Let’s Code: Test-Driven JavaScript

James Shore presents a fascinating screencast
on rigorous, professional JavaScript development

Browse the Catalog

Latest Live Episodes

  1. Race to the Polls

    Wed, 17 Dec

    Our PhantomJS smoke test uses a timeout to check which fonts we’ve loaded. Not only is it slow, it’s a race condition that’s sure to bite us in the future. We refactor our code to replace the timeout with a polling-based solution that eliminates the race condition.

  2. Check the Fonts

    Mon, 15 Dec

    After taking care of the PEBKAC error that was preventing our PhantomJS code from running properly, we update our integration tests to check our Typekit integration. We retrieve the list of loaded fonts from our page’s event handlers and confirm that we’ve loaded the right ones.

  3. Phantom Menace

    Wed, 10 Dec

    To test our integration with Typekit, we dust off our PhantomJS-based smoke tests. We get the Typekit code to run in PhantomJS, but for some reason, it’s not running all our code. What’s wrong? We go through some detailed troubleshooting.

Latest Specials

  1. Front-End Frameworks: AngularJS (Part II)

    Fri, 5 Dec

    We continue our exploration of AngularJS with a look at application design and architecture. Angular assumes simple models that live in “scope” objects. Our sample application, though, has a rich domain layer based on Ward Cunningham’s CHECKS pattern language. How well does Angular handle an approach that’s outside its comfort zone? We investigate.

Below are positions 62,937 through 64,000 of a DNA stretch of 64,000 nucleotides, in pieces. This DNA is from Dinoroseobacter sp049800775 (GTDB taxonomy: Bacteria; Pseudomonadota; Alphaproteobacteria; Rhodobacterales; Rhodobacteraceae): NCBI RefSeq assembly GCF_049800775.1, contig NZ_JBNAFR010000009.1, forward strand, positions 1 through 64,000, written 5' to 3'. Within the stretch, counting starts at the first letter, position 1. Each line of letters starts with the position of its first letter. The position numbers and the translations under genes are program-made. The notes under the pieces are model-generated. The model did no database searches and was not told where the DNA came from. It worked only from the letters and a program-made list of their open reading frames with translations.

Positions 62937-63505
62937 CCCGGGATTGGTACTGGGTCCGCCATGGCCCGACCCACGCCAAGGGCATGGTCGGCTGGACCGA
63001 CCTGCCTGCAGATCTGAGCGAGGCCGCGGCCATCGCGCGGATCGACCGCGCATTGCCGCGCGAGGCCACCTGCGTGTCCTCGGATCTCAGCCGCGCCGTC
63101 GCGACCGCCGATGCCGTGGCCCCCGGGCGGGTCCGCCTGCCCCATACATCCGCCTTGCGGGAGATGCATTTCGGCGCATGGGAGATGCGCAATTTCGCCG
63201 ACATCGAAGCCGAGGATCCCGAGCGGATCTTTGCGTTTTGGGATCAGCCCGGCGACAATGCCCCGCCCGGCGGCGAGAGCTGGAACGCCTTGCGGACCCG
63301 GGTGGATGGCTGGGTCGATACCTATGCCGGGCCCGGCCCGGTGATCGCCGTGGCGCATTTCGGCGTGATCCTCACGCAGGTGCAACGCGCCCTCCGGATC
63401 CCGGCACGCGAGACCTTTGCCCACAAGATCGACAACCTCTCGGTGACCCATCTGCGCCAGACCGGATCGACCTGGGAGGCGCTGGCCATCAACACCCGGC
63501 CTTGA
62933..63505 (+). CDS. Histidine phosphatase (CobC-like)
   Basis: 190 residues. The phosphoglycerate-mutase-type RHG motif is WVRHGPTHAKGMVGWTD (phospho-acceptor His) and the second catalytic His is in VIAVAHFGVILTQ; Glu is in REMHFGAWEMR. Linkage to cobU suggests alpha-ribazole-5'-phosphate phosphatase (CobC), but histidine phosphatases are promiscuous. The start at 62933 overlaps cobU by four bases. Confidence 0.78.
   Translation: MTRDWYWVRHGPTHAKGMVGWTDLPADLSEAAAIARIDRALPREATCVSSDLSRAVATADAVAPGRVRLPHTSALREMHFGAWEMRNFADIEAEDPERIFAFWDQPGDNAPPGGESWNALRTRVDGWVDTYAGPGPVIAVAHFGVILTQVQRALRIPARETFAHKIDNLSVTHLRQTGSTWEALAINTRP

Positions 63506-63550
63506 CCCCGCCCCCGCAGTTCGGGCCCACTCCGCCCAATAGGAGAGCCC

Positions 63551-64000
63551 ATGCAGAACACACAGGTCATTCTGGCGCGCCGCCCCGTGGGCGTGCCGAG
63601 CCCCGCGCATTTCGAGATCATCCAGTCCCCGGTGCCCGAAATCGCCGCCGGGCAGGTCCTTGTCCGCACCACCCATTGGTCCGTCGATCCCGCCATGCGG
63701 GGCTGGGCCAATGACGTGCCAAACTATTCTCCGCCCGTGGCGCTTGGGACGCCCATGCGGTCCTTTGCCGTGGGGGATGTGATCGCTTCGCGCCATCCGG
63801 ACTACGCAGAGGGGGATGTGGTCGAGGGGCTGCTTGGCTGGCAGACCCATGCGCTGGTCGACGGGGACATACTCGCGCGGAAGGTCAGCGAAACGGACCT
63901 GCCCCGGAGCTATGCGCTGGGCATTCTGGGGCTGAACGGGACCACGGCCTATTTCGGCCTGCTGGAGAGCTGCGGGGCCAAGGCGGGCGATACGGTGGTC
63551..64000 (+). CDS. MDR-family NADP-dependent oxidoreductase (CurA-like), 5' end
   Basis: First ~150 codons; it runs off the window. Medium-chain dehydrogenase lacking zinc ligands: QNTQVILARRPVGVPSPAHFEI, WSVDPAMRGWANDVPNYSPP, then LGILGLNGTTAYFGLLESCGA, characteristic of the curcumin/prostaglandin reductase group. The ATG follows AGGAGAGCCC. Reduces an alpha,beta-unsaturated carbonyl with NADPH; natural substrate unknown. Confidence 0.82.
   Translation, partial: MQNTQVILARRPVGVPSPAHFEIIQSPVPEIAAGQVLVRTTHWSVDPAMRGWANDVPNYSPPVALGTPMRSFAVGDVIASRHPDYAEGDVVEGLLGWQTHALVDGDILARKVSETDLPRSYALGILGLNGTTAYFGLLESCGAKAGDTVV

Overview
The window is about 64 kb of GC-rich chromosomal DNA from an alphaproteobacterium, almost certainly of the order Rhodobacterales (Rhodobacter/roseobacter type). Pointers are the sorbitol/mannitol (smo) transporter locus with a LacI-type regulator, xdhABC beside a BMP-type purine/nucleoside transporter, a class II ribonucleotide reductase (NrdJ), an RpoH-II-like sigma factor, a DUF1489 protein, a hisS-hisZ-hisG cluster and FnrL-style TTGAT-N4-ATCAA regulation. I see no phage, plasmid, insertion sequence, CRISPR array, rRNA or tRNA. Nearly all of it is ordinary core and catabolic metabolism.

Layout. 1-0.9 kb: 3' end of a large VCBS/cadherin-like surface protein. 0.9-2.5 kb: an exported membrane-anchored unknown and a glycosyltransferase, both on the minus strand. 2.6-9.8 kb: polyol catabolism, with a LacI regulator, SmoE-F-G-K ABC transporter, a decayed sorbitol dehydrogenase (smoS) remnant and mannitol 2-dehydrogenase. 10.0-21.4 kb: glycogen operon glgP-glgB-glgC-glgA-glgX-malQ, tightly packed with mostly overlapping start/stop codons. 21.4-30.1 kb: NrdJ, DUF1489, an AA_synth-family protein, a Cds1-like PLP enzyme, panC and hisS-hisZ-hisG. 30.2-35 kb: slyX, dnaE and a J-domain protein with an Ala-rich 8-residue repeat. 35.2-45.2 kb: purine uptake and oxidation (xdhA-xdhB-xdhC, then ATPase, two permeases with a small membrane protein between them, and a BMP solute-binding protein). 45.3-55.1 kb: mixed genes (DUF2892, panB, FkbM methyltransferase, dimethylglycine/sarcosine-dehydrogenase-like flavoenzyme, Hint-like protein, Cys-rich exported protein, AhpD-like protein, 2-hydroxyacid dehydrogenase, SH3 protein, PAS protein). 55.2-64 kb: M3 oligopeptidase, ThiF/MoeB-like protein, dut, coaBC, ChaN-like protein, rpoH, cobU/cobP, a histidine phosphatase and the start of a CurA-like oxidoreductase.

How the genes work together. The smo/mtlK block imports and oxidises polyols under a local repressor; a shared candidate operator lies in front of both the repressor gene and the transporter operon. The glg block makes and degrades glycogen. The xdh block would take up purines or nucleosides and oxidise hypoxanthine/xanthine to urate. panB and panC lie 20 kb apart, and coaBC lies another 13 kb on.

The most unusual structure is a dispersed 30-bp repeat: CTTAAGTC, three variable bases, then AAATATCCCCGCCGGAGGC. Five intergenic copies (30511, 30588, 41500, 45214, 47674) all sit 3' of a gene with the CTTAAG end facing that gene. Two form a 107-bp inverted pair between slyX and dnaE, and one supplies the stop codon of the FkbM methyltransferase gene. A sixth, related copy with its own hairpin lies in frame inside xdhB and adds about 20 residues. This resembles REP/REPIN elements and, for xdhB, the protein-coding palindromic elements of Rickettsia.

2. Front-End Frameworks: AngularJS (Part I)

    Fri, 7 Nov

    AngularJS is a hugely-popular framework for web applications from Google. It’s known for its two-way binding and automatic dependency injection. But does it live up to our standards of maintainability and long-term reliability? We take a close look in this three-part series. First: AngularJS fundamentals, including controllers, directives, modularity, and testing.

  3. Quixote: CSS Unit Testing

    Fri, 3 Oct

    On the Recorded Live channel, we’ve been working on a proof-of-concept suite of CSS unit tests. The concept’s been proven. Now it’s time to turn that work into a general-purpose open source library: Quixote. I’m conducting a virtual hackathon October 13-16 starting at 10am PDT (GMT-7) to build the library. Join us!

An in-depth screencast about
Test-Driven JavaScript

What our viewers are saying:
I will be using it as *the* goto reference for
any JS development for some time to come.
It has the right number of details that you don’t get by
reading book but only working with exceptional people.
I like the variety of technologies used and the
complete integration of them shown together.
I like seeing *all* aspects of the development:
the dead ends, the surprises, the wins, etc.
Quality is excellent, and I love that I can
download them and not have to stream them.

JavaScript Needs Test-Driven Development